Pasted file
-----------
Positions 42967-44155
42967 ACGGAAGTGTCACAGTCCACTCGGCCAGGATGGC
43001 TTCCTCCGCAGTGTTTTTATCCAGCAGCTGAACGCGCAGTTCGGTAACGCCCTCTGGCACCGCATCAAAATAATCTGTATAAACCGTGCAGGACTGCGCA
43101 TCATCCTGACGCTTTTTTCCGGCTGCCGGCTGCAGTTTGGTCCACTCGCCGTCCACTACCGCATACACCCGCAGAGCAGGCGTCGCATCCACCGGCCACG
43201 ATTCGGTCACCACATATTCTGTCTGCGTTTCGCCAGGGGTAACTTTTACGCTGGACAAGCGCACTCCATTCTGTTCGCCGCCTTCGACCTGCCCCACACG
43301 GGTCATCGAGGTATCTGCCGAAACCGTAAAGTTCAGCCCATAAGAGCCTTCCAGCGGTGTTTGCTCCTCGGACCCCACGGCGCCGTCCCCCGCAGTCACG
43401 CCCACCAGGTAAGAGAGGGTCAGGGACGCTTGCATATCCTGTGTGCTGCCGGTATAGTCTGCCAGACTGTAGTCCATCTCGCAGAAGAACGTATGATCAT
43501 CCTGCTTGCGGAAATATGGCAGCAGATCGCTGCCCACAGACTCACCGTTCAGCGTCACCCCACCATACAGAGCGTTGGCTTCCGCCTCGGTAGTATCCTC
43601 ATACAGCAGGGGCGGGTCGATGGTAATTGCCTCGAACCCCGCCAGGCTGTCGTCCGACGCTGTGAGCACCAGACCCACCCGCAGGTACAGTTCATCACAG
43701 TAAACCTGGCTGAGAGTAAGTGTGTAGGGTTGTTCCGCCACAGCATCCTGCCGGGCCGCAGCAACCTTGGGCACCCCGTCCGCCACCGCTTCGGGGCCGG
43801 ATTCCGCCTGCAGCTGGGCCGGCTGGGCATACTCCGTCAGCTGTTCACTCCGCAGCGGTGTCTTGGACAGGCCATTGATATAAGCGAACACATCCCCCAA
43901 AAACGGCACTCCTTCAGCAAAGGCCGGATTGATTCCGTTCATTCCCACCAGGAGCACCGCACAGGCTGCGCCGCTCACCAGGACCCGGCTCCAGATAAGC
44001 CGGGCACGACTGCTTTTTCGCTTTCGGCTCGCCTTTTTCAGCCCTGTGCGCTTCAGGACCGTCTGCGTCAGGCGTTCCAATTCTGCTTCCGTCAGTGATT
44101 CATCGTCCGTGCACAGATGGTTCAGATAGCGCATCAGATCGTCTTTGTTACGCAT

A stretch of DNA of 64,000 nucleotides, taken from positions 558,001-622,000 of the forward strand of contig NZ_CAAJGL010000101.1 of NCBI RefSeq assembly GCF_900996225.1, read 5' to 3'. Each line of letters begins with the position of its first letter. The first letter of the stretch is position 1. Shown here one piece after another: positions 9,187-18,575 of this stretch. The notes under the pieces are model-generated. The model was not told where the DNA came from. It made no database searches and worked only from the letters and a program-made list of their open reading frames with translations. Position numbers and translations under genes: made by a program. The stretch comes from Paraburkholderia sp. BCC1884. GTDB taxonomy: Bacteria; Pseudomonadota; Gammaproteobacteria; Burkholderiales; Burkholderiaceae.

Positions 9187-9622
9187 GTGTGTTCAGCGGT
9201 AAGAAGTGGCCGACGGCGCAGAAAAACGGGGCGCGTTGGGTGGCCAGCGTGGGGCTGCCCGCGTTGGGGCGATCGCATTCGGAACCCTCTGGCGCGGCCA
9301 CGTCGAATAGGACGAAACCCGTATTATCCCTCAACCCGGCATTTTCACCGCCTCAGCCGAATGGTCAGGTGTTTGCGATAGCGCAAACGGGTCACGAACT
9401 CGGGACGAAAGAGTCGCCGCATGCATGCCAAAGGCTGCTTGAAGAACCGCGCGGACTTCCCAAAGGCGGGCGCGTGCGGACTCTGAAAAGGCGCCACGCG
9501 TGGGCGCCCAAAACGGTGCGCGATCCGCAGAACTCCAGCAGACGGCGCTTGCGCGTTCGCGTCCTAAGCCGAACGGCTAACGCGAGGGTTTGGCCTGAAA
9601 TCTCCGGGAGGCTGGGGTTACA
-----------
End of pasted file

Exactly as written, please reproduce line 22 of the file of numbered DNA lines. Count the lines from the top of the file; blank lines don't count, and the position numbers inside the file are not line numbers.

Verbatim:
9601 TCTCCGGGAGGCTGGGGTTACA